13 ft. Alligator has deer for lunch in South Georgia

The sight of a 12 to 14 foot-long alligator is something south Georgia folks see occasionally, but few have seen one take an adult deer out to lunch. Actually — for lunch. KEYWORDS: alligator sighting gator deer what do alligators eat Georgia

The sight of a 12 to 14 foot-long alligator is something south Georgia folks see occasionally, but few have seen one take an adult deer out to lunch. Actually — for lunch.

These photographs of this deer-eating alligator were taken from the air by Terry Jenkins, a U.S. Fish and Wildlife Service District Fire Management Officer. She was preparing to ignite a prescribed fire at Harris Neck National Wildlife Refuge, about 40 miles south of Savannah, Georgia, on March 4, 2004.

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“One advantage of fire work is you get to see that 12-14 footers are common from Santee National Wildlife Refuge in South Carolina to Coastal South Carolina to Georgia’s coast,” said Jenkins. “It looks like the alligator population is doing extremely well.”

This one was at least 12-13 feet long. Jenkins said that some bull alligators have a 35-inch girth.

The Service uses a helicopter capable of igniting controlled burns by dropping flaming fuel-filled ping pong balls on preselected areas. She works throughout parts of North Carolina, South Carolina and Coastal Georgia refuges and fish hatcheries. The Service uses prescribed fire to improve habitat and reduce the risk of catastrophic wildfires.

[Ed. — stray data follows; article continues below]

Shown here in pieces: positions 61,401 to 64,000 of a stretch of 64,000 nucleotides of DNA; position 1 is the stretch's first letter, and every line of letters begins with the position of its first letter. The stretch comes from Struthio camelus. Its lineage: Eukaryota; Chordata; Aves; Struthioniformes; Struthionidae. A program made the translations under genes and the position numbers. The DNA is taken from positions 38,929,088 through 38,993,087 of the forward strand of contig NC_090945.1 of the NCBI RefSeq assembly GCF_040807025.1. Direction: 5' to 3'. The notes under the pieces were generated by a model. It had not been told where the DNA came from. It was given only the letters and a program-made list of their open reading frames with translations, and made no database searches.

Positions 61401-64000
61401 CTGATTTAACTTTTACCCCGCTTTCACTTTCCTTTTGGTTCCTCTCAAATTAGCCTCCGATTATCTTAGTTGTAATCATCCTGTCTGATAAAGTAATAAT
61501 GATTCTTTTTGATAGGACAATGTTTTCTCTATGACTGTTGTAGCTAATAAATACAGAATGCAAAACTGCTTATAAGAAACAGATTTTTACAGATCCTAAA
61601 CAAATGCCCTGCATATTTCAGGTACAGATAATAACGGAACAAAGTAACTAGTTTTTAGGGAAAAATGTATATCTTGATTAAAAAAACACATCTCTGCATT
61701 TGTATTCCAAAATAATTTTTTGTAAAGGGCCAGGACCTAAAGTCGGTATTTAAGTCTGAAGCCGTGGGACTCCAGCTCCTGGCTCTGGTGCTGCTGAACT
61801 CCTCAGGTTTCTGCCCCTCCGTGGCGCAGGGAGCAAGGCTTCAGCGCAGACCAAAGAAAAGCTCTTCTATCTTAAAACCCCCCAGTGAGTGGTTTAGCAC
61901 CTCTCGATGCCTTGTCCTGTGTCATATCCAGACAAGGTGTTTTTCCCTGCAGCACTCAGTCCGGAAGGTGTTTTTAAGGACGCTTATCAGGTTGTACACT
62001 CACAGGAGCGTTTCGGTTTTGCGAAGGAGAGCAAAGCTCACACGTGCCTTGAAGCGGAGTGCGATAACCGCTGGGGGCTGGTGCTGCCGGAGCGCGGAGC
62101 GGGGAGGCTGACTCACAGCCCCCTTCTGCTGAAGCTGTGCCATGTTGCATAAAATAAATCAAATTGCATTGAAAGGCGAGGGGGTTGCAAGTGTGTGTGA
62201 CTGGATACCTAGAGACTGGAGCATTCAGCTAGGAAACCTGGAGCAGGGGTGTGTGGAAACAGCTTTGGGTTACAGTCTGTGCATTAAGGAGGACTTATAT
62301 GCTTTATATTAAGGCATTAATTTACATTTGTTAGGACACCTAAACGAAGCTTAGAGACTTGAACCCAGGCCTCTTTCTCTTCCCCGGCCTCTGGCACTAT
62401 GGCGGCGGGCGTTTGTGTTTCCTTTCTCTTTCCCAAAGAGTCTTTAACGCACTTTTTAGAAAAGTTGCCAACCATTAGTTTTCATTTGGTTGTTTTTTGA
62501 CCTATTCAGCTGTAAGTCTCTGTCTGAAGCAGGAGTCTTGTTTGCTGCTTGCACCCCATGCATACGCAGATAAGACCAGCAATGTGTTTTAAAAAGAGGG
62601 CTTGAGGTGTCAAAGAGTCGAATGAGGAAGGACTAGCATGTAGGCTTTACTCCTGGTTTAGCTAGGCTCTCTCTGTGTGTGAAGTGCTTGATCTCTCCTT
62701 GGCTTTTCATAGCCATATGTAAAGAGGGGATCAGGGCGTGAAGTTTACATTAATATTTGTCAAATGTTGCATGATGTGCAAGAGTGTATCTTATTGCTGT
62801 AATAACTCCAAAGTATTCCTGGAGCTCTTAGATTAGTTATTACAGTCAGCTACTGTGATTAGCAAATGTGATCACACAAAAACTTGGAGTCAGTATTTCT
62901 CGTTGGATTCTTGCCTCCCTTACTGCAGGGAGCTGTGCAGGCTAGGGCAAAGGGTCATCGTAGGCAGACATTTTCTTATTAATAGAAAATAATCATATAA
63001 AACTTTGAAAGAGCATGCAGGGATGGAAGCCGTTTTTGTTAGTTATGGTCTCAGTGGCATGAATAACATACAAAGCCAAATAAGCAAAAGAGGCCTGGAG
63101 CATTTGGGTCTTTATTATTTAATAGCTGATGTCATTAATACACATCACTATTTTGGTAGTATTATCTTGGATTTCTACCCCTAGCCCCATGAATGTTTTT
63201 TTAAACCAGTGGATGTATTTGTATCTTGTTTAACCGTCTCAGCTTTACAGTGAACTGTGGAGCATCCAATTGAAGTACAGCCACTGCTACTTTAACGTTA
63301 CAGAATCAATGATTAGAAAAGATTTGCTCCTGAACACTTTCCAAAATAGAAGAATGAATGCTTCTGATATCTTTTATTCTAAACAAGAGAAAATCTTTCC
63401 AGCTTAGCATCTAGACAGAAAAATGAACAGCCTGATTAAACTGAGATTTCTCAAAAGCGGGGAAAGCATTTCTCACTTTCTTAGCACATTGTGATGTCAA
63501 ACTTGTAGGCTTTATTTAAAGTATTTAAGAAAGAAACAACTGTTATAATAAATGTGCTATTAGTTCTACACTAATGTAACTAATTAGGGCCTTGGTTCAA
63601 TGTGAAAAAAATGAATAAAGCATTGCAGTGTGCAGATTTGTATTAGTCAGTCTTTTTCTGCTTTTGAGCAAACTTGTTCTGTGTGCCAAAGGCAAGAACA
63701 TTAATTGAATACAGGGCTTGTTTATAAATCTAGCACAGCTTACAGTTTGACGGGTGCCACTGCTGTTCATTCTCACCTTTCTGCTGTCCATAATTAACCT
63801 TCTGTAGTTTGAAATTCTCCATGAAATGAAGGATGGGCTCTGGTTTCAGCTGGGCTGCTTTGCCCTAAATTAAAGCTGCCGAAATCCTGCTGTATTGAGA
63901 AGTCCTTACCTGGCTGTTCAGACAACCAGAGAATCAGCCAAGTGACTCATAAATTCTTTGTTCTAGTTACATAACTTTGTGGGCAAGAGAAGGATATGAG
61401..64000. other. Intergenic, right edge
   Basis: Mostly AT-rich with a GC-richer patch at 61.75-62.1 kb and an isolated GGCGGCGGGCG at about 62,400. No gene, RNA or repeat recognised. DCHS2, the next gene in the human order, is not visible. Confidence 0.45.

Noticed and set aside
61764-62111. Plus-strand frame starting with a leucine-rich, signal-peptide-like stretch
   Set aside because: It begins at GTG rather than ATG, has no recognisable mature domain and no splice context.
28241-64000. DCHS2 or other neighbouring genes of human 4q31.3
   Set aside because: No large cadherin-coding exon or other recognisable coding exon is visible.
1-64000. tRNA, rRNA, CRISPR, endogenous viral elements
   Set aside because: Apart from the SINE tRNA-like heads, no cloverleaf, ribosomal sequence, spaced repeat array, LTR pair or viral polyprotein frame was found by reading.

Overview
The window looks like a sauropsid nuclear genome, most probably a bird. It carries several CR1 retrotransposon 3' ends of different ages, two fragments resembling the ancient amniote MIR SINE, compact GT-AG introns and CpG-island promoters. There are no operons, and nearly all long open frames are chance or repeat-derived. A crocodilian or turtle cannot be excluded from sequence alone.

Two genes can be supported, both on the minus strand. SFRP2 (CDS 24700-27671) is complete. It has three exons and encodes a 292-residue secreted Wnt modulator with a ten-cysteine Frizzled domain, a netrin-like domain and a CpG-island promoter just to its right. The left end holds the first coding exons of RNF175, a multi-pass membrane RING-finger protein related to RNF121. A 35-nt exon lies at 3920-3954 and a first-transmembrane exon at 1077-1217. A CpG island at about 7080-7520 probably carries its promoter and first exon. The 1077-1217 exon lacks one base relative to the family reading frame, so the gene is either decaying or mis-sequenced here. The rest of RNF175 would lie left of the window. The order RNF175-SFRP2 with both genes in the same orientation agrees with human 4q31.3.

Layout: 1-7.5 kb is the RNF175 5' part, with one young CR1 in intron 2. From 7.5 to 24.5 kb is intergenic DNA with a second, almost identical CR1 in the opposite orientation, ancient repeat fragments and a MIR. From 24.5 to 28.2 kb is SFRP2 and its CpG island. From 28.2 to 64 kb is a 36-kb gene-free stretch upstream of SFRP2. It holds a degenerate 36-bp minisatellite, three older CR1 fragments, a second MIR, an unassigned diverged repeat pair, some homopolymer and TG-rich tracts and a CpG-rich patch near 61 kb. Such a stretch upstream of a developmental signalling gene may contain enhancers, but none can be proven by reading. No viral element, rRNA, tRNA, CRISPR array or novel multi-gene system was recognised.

If you’re a deer hunter, the refuge hosts an archery hunt on September 15-17, 2004 and a gun hunt November 19, 2004 (only 150 permits will be issued). For more information, and to obtain an application, visit: http://harrisneck.fws.gov/. Applications must be received by August 31, 2004 at Savannah Coastal Refuges, 1000 Business Center Drive, Parkway Business Center, Suite 10, Savannah, Georgia, 31405.

The alligator will not be charged with hunting deer out of season, animal cruelty, or any one of several possible water quality violations. He may, however, be charged with being one mean gator.

If we could catch him… Or wanted to…

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Photos are free, public domain and available to the public here. Credit photos to Terri Jenkins, U.S. Fish and Wildlife Service.

SOURCE:
US Fish and Wildlife Press Release
For further information, contact Tom R. MacKenzie – Chief, Media Relations
U.S. Fish and Wildlife Service – Southeast Region
Phone: 404-679-7291
Fax:404-679-7286
Mobile: 678-296-6400

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